Before the Dickson Dam was built, Red Deer River was home to a great diversity of resident fishes. Early in the 20th century, montane and foothills species such as the bull trout, mountain whitefish, spoonhead sculpin, and mountain sucker occurred in abundance. From the mouth of the Raven River and down to the prairies, the river teemed with northern pike, walleye, sauger, burbot, goldeye, and several other species. From the Raven River to the upper badlands, a diverse mixture of plains and foothills species occupied the river making for a rich sport fishery. Adult bull trout are gone from most of the river. Large northern pike have also declined from excessive harvest and reproductive problems caused in part by the building of the Dickson Dam.
Nursery areas for fish in lower reaches of the river and in tributary streams formerly flooded by high spring and early summer water levels in the Red Deer River are reduced in both quantity and quality. The number of larvae of mountain whitefish that hatch and survive downstream from the Dickson Dam has been reduced sharply. Formerly they hatched synchronously following breakup and grew well in the warm productive water along the shore. Today larva hatch in March when the water is cold and unproductive. They grow little and die before a meaningful effect on populations occurs.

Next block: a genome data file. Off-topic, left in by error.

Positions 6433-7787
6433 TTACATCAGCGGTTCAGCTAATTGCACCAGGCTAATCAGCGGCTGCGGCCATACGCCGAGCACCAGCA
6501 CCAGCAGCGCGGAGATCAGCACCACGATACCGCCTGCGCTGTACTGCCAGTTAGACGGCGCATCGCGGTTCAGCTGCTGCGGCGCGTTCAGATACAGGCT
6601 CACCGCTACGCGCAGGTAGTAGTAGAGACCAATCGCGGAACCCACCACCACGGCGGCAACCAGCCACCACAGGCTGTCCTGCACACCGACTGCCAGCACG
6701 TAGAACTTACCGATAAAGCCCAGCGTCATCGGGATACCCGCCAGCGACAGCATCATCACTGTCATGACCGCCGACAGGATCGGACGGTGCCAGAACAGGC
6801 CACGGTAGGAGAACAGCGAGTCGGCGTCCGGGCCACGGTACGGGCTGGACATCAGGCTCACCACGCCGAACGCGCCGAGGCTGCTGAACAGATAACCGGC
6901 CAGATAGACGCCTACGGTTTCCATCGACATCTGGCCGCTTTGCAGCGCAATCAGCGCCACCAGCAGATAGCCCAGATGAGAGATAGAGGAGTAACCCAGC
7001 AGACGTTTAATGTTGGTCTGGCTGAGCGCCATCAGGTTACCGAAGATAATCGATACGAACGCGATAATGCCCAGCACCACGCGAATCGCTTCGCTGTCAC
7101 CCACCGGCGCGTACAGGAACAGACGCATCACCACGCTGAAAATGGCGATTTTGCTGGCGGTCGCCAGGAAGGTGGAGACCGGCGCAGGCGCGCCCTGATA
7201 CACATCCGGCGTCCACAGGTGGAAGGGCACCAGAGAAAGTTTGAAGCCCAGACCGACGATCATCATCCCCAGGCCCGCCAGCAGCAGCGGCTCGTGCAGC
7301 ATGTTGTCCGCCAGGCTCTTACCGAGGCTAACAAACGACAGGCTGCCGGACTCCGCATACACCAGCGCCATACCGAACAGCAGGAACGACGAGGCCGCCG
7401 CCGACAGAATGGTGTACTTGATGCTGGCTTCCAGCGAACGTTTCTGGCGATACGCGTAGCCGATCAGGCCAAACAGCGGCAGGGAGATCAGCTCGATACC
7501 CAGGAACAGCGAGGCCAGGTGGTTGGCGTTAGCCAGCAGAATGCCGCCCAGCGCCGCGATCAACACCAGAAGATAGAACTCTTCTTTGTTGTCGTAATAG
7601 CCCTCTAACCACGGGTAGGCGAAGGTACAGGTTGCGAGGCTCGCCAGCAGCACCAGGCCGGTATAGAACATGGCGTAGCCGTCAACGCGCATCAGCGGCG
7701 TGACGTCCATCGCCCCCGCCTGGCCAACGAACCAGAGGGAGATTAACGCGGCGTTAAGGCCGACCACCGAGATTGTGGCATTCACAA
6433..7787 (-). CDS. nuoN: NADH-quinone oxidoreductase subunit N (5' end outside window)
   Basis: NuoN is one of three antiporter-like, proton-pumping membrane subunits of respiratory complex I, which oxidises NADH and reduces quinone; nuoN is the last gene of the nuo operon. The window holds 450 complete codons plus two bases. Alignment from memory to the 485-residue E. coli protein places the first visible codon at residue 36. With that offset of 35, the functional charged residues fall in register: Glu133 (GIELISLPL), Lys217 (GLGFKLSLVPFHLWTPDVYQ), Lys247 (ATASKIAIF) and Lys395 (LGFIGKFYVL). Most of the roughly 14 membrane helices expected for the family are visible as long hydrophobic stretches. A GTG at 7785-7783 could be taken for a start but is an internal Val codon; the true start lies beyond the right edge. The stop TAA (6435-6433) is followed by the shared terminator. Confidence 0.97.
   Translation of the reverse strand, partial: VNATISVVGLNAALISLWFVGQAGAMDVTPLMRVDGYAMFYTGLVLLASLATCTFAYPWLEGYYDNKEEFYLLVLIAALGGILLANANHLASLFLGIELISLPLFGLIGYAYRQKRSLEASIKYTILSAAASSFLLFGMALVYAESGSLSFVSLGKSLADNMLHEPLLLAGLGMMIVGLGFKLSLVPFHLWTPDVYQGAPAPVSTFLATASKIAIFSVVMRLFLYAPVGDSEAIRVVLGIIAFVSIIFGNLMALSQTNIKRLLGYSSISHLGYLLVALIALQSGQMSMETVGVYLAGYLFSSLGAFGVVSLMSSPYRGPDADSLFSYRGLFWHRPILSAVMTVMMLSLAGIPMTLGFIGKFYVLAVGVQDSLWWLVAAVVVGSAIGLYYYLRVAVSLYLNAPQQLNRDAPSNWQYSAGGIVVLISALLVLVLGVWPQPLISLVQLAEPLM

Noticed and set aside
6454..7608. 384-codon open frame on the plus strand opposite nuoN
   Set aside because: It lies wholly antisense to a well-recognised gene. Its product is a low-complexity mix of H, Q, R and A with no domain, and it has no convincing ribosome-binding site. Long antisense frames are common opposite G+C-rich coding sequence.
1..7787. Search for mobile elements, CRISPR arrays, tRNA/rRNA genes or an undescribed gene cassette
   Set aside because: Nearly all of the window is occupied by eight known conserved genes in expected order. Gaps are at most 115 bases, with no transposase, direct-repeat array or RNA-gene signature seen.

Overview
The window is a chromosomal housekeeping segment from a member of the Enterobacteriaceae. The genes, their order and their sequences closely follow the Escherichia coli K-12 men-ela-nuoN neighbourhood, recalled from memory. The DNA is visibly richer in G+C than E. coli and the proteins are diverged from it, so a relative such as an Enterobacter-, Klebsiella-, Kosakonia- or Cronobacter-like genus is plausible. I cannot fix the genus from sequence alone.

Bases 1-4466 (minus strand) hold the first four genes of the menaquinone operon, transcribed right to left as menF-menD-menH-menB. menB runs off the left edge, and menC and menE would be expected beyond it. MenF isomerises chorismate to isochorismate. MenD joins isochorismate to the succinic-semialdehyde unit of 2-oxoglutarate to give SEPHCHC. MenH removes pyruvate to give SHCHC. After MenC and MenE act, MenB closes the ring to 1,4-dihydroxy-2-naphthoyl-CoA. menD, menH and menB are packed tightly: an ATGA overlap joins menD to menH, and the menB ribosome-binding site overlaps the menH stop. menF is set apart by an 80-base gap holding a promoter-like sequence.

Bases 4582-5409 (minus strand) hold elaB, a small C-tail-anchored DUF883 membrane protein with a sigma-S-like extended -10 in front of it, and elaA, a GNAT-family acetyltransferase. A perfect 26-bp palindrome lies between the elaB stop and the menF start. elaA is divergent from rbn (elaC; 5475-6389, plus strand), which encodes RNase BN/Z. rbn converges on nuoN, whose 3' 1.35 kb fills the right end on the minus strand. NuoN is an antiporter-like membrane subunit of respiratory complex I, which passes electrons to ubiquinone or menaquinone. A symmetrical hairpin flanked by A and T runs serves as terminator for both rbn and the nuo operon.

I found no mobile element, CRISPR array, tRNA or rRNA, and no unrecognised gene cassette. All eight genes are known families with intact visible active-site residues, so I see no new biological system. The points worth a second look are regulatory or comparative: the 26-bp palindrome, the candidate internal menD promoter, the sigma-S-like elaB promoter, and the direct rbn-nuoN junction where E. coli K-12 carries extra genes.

Spoonhead sculpin, indicators of water and substrate quality, have almost disappeared downstream from the Dam. Brook, brown and cutthroat trout have been successfully introduced into the upper Red Deer River and its tributaries. In the lower river, the formerly rare mooneye has significantly increased since the 1970’s. Lake whitefish have also become common in the lower river, probably through inadvertent introduction from irrigation canals in Southern Alberta. Adult fish are present, but there is no evidence of successful reproduction.
While introductions have increased species diversity and enriched the fishery in the upper Red Deer River the once excellent fishery of the middle river is severely depleted. Expensive put-and-take stocking of brown and rainbow trout is a poor substitute for good stewardship.